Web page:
There is an element of caution in the steps we take in business. We see a possible expansion, we take a preliminary step in that direction, and, if it works, we might proceed. Because we are committing time and resources, we've learned to exercise caution. If not, we can be courting business failure.

     Example: When videos became the rage, John opened a video store. He obtained a beginning stock of video cassettes, rented a store front, and held a grand opening. The store quickly became a destination. John rushed to sign another lease on the empty store next door. His operation blossomed, and he vastly increased his stock videos. Then a national video chain store came to town. If that were not bad enough, technology moved on. There was less demand for videos. Within ten years, John's store had shrunk back into its original space and he struggled to meet the rent. Today, he has closed both stores but he still offers videos--from a dispensing machine.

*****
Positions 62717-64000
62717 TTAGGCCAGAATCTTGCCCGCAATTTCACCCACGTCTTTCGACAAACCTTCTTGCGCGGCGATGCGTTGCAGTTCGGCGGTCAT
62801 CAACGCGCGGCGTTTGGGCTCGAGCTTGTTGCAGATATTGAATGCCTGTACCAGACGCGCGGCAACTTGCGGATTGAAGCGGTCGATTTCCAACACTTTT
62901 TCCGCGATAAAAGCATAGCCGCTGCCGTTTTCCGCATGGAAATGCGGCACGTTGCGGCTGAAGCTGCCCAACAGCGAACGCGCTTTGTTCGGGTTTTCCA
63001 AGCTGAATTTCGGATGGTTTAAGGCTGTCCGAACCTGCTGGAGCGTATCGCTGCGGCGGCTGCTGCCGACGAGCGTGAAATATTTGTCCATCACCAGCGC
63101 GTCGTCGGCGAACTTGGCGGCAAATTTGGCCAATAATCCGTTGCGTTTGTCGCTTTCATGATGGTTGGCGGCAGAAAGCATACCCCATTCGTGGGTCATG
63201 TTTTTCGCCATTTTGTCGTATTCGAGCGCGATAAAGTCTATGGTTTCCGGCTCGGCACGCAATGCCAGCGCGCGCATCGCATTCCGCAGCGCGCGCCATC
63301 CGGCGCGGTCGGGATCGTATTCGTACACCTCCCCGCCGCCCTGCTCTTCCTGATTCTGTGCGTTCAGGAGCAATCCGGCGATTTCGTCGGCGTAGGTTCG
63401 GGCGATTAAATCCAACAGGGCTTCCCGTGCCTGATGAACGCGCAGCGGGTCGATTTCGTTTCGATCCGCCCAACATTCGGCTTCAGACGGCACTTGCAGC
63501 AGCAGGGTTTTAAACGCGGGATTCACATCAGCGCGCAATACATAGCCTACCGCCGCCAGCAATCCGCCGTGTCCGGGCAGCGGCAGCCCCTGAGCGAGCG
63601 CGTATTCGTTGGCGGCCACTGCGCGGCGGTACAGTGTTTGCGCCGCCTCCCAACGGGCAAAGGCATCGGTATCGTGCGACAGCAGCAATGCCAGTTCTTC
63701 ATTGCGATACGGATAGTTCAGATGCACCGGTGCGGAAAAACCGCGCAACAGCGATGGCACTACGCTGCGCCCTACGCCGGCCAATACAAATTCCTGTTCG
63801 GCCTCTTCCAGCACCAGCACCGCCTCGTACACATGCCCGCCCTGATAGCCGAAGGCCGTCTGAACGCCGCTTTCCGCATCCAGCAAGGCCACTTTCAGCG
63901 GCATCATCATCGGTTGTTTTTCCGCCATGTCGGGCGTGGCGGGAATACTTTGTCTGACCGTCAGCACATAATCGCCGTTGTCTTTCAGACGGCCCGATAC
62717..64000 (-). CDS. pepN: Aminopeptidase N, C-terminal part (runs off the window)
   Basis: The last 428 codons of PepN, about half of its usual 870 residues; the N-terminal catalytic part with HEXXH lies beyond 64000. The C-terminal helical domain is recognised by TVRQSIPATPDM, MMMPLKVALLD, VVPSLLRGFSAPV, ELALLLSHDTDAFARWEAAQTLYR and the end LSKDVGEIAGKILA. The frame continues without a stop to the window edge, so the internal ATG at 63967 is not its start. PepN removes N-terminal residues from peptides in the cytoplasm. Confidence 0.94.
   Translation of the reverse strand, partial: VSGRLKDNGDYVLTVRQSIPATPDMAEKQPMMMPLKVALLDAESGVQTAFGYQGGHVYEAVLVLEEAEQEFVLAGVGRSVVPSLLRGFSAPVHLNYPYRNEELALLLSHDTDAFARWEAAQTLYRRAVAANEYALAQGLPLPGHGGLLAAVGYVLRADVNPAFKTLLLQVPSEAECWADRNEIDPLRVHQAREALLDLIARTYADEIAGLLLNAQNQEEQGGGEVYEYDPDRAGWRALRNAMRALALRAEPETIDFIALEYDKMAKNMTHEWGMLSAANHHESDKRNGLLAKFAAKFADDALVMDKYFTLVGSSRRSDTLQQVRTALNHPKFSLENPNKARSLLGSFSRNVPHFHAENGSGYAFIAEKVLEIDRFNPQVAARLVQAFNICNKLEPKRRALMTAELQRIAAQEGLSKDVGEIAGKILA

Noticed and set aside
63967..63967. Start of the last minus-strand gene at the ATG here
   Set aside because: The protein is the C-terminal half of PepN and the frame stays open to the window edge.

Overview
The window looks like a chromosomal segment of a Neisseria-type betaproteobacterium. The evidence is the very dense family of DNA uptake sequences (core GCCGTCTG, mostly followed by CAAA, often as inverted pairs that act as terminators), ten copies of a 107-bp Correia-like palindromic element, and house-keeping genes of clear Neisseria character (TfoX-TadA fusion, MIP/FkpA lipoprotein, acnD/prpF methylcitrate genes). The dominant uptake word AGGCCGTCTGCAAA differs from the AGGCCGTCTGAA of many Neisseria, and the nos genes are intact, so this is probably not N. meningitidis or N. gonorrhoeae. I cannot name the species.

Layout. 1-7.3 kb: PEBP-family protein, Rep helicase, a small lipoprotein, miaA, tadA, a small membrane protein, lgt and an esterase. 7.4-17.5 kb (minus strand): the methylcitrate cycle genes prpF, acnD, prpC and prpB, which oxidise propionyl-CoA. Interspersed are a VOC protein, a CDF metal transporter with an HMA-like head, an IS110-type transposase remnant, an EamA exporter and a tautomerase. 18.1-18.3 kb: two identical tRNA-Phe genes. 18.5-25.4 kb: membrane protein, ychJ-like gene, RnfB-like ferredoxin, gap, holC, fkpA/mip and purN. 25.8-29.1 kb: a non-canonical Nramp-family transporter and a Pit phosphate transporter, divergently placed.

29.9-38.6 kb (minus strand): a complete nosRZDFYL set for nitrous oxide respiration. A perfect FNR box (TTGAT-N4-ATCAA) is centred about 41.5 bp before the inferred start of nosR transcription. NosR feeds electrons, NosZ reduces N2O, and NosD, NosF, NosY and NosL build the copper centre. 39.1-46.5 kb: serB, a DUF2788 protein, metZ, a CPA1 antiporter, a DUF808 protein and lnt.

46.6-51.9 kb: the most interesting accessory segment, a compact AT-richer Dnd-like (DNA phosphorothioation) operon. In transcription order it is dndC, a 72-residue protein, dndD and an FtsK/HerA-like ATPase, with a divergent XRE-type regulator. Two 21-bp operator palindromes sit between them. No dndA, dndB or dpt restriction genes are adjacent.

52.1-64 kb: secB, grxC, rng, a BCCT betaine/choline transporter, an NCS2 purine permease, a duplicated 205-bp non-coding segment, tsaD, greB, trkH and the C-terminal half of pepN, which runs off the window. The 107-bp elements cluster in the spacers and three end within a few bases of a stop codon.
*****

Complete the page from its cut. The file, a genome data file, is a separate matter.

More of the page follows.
Tomorrow has a way of coming at you. No matter how carefully you might plan, tomorrow will surely bring surprises. Be ready.

     Example: Ben operated a machine shop for many years. He had about 10 employees, supplying precision-machined products to the aerospace, automotive and health care industries. Then, the age of 3-D printing dawned. Ben scoffed at the idea that this technology could ever be a threat to his machine shop. So, he refused to install one of the new 3-D printing machines or hire a programmer with the skills to operate it. Today, Ben is down to 3 employees while a competing operation is snapping up his customers--supplying their needs with their new 3-D printers. Ben missed his opportunity.